ILNews

Duke can charge ratepayers for time construction delayed on Edwardsport plant

Back to TopCommentsE-mailPrintBookmark and Share

The Indiana Court of Appeals has affirmed grant of Duke Energy Indiana’s request to include the amount spent during an 80-day delay in construction of the coal gasification plant in Edwardsport in a rate adjustment rider. Several parties intervened, claiming construction delays attributable to Duke should not be chargeable to ratepayers.

Citizens Action Coalition of Indiana, Save the Valley Inc., Sierra Club Inc. and Valley Watch Inc. appealed the Indiana Utility Regulatory Commission’s order approving Duke’s request to include power plant construction costs incurred April 1, 2012 – Sept. 30, 2012. The costs are included in a rate adjustment rider through implementation of a settlement agreement between Duke, the Office of the Utility Consumer Counselor and other entities over the total cost of the Edwardsport plant.

It was first estimated to cost $1.985 billion – in which construction and operating costs are recoverable from ratepayers – but the costs soared to $2.35 billion. The settlement agreement put a hard cap of $2.595 billion for construction costs to be included in rates over a 30-year period.

The plant, which began commercial operations in 2013, ultimately had an approved cost of $2.88 billion.

The interveners argued in Citizens Action Coalition of Indiana, Inc., Save the Valley, Inc., Sierra Club, and Valley Watch, Inc. v. Duke Energy Indiana, Inc., Indiana Office of Utility Consumer Counselor, et al., 93A02-1310-EX-835, that the commission applied an incorrect statutory standard that placed an undue burden on them when it approved the total of requested construction-related financing costs, despite the 80-day delay in construction.

“Our examination of the plain language leads us to agree with Duke that 8-1-8.8-12 concerns the initial application for financial incentives. We are not persuaded that, once a utility has demonstrated its eligibility for clean energy financial incentives, the Commission is obliged to go beyond a reasonableness or prudence review to conduct a line item review to ascertain ‘substantial documentation,’” Judge L. Mark Bailey wrote.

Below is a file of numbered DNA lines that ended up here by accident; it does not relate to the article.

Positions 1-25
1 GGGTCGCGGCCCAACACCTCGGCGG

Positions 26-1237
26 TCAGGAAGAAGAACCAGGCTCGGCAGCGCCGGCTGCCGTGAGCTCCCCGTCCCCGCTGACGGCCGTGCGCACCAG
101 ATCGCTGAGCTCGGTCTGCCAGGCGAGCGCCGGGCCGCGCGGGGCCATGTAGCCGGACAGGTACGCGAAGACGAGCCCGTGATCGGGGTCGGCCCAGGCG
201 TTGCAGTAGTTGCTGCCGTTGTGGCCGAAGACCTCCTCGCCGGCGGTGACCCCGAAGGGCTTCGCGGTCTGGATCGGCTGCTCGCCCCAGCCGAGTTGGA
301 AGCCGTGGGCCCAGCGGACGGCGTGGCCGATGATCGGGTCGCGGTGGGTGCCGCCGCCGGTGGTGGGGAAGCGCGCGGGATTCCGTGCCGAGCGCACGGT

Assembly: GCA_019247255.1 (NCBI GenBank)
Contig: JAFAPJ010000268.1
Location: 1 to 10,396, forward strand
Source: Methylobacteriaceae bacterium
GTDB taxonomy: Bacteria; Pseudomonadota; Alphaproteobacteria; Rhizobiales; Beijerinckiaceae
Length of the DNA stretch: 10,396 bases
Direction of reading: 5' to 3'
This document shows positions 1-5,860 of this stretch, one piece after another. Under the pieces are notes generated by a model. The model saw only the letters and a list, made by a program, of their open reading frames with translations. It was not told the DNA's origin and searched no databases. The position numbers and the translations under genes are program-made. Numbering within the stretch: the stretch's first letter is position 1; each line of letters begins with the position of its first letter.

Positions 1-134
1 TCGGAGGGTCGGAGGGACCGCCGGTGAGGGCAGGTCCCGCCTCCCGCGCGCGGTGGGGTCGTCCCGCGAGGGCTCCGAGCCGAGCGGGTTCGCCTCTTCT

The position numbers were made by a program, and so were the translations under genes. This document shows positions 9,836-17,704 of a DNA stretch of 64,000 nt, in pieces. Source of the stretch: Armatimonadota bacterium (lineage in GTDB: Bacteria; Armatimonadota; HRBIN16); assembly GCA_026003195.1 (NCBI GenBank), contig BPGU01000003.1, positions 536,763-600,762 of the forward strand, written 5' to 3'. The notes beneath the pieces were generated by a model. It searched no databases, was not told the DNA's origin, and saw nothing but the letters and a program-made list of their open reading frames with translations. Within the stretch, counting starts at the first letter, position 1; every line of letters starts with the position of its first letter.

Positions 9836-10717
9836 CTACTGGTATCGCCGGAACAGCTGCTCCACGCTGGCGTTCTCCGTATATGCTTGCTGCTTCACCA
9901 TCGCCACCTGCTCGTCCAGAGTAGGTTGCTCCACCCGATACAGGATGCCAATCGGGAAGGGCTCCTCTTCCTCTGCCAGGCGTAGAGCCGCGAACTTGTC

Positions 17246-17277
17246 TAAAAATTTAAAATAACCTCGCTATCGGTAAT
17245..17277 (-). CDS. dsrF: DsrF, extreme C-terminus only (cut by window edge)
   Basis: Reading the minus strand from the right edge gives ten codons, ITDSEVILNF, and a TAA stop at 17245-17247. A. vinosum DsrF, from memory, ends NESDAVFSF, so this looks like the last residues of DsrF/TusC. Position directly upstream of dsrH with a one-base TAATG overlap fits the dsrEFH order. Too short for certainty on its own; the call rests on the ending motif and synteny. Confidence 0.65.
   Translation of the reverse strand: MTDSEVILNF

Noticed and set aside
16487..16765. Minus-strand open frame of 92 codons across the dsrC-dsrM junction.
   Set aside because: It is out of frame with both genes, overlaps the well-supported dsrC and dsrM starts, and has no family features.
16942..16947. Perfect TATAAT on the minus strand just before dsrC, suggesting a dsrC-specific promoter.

“Interveners insist that this Court need not afford the Commission a high level of deference as to this matter. In other words, Interveners ask that we reweigh the evidence, find credible the testimony that Duke simply should not have let the delay happen, and order a reduction in the amount of construction costs allowed. This we cannot do. The allowance of costs is inherent in the ratemaking process and we accord deference to the Commission. The Commission did not act contrary to law when it found the ‘technical problems associated with human errors, equipment failures, or a combination of the two ... within the control of the Company or its contractors” did not preclude Duke’s recovery of its costs,’” he wrote.

The interveners also claimed the commission disregarded relevant caselaw by approving capitalized financing costs that allowed a return on capital contributed from ratepayers attributable to deferred taxes. But the Court of Appeals again affirmed the commission’s decision, pointing out that this issue has already been litigated.

“Ultimately, the Commission is charged with the independent oversight of ratemaking decisions. The Commission is in the best position to determine a proper rate of return on capital from utility investors, and we defer to their expertise where appropriate. Interveners were given a full and fair opportunity, in the context of the settlement proceedings and appeal, to demonstrate that deference would not be warranted in these circumstances because an improper mathematical computation allowed a return on customer investment. Having fully litigated the propriety of the AFUDC calculation in the prior appeal, Interveners are not entitled to a second bite at the apple,” Bailey wrote.